For the second day, thousands of people demonstrated in several cities across Colombia against the government’s unpopular tax bill.
Labor unions, students and indigenous people called for a national strike to begin on Wednesday, which started peacefully in major cities, as protesters chanted slogans against the president and the tax reform: “No a la reforma tributaria.”
As protests continued during the day, they quickly became violent.
Buses were incinerated, businesses were looted and police stations were vandalized. In the late afternoon, protesters clashed with police forces, who fired tear gas in an attempt to disperse demonstrators in different cities across the country.
Forty people were arrested for alleged vandalism and 42 police officers were injured.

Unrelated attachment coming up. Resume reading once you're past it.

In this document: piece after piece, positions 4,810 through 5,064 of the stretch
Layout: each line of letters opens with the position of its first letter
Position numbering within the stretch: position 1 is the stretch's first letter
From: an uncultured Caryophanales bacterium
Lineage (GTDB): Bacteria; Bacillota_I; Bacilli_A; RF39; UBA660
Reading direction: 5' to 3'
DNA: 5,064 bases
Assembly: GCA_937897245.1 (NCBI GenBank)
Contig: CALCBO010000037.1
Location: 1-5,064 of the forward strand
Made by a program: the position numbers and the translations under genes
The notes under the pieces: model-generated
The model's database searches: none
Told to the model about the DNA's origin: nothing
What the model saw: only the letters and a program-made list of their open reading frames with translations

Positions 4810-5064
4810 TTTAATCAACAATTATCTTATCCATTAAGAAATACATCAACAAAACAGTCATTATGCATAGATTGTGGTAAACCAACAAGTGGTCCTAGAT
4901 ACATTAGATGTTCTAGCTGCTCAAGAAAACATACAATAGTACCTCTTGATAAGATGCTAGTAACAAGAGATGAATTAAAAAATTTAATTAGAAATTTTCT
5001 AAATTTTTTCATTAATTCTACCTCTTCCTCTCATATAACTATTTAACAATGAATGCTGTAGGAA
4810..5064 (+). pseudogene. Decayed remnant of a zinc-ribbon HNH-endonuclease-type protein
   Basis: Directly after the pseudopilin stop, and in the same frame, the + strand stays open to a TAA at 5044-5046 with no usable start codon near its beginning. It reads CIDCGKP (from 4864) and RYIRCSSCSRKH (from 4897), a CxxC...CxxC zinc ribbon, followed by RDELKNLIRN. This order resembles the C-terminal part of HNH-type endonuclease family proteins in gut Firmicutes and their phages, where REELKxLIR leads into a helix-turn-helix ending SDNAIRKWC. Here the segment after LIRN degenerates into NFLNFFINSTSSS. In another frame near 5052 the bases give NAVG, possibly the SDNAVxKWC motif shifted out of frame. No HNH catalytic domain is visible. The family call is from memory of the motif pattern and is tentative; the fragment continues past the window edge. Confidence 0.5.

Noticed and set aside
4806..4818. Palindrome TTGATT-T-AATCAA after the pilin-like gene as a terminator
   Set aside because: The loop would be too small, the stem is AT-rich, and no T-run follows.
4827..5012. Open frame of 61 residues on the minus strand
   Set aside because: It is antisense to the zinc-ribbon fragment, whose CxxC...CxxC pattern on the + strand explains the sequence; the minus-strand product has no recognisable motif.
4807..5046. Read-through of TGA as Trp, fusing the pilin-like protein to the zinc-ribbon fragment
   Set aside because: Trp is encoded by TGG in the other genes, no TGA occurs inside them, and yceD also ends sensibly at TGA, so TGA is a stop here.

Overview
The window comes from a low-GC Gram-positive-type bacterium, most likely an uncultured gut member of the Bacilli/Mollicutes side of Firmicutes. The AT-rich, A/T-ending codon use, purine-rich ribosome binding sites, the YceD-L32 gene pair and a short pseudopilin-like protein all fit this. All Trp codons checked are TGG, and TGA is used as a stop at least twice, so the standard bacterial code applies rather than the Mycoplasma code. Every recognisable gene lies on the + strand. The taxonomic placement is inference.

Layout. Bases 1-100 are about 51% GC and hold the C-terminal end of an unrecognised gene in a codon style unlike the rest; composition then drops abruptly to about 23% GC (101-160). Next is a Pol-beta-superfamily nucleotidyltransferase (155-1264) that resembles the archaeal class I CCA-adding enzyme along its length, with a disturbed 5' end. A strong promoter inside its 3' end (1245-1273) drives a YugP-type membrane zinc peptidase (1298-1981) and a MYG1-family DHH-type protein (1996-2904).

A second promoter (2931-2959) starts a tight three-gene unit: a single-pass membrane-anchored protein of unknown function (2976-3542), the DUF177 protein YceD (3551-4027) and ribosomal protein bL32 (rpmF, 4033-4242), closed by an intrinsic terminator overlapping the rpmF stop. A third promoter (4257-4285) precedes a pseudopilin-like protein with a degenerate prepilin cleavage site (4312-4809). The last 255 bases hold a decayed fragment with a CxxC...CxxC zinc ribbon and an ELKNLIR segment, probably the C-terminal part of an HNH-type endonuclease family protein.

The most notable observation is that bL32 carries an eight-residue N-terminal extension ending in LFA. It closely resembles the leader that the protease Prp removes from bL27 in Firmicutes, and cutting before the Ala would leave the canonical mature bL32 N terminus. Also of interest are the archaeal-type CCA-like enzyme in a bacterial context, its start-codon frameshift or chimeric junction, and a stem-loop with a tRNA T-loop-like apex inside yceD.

In Bogota, roads were blocked and bus stops were damaged. The city of Cali put in place a 1 pm curfew after several buses were burned.
On Thursday, demonstrators came out on streets around the country again after President Ivan Duque said the government would not withdraw the controversial tax reform.
“To talk about a withdrawal when there is the possibility of making amendments, if Congress wants to, would generate a great financial and economic uncertainty with negative effects for the whole Colombian society,” said Duque to local media on Thursday. “What we have sought is to open a constructive conversation,” he added.
Opponents of the legal initiative consider that the tax reform punishes the middle class and it is inconvenient in the midst of the economic crisis unleashed by the coronavirus pandemic, which hit a new daily record for coronavirus deaths on Thursday.
Colombia records more than 2.8 million COVID-19 cases and 73,000 deaths, according to Johns Hopkins University tally. Millions of inhabitants have been put under strict lockdown as major cities battle a third wave of the coronavirus pandemic.